An Investigation of the Relationship Between Word Recognition Skills and Children with Visual Perception Limitations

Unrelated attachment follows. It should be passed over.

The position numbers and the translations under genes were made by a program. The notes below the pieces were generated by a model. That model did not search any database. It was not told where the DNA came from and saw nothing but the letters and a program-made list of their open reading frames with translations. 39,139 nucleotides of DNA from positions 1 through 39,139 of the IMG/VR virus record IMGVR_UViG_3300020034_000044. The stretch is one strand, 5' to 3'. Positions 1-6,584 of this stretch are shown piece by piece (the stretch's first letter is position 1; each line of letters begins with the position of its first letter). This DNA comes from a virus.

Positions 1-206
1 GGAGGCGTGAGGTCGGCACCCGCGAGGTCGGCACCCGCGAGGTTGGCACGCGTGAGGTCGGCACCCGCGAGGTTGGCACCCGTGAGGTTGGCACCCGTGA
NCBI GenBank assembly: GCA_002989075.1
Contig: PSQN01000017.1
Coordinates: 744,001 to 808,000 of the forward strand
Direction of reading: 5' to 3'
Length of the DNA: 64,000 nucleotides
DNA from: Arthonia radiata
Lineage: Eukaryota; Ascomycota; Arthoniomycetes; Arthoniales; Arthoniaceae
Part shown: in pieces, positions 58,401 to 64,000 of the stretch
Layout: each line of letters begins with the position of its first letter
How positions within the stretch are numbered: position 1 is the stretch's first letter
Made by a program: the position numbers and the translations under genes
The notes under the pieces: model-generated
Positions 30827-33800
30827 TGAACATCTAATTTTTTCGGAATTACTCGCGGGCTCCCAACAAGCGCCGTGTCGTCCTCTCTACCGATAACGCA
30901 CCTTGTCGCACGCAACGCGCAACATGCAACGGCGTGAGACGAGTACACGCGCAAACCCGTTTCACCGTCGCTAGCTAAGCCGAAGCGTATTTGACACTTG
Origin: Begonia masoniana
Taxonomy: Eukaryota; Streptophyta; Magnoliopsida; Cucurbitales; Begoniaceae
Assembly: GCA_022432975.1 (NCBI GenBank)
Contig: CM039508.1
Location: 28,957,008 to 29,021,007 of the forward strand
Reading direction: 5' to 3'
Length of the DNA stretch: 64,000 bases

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AbstractThe purpose of this study was to determine if the visual perception limitations of identified children affected their word recognition skills. Variables included a comparison of children with and without visual perception limitations and response to both abstract and concrete words. The questions explored in this investigation were: 1. Do children with visual perception limitations have more difficulty recognizing abstract words than concrete words? 2. Do children identified as having visual perception limitations have more difficulty recognizing abstract words than children without visual perception limitations? 3. Do children identified as having visual perception limitations have more difficulty recognizing concrete words than children who did not have such visual perception limitations? The subjects for this study were fifty second grade children from an upstate New York community. An investigator-developed visual perception test identified the subjects with visual perception limitations. The subjects were then divided into two groups of twenty-five children each. A vocabulary list of fifteen concrete and fifteen abstract words were presented to the children in the study. A comparison was made between the two groups of subjects. Statistical analysis from t-test for dependent means showed that children with visual perception limitations were able to recognize concrete words more successfully than abstract words. Using a t-test for independent means, no significant difference was found in the recognition of abstract words between children with visual perception limitations and children without visual perception limitations. Results also showed a significant difference in the recognition of concrete words favoring children without visual perception limitations when compared with children with visual perception limitations when using a t-test for independent means to analyze the data. Differences found in word recognition skills between the children point to the need for differential instruction in reading during the primary grades. It has also been noted that visual perception testing is a necessary and valuable tool for early detection of visual perception limitations of children in the classroom. Conclusions indicate the need for more teacher information about visual perception limitations, diagnostic testing, and also methods for remediation in the classroom.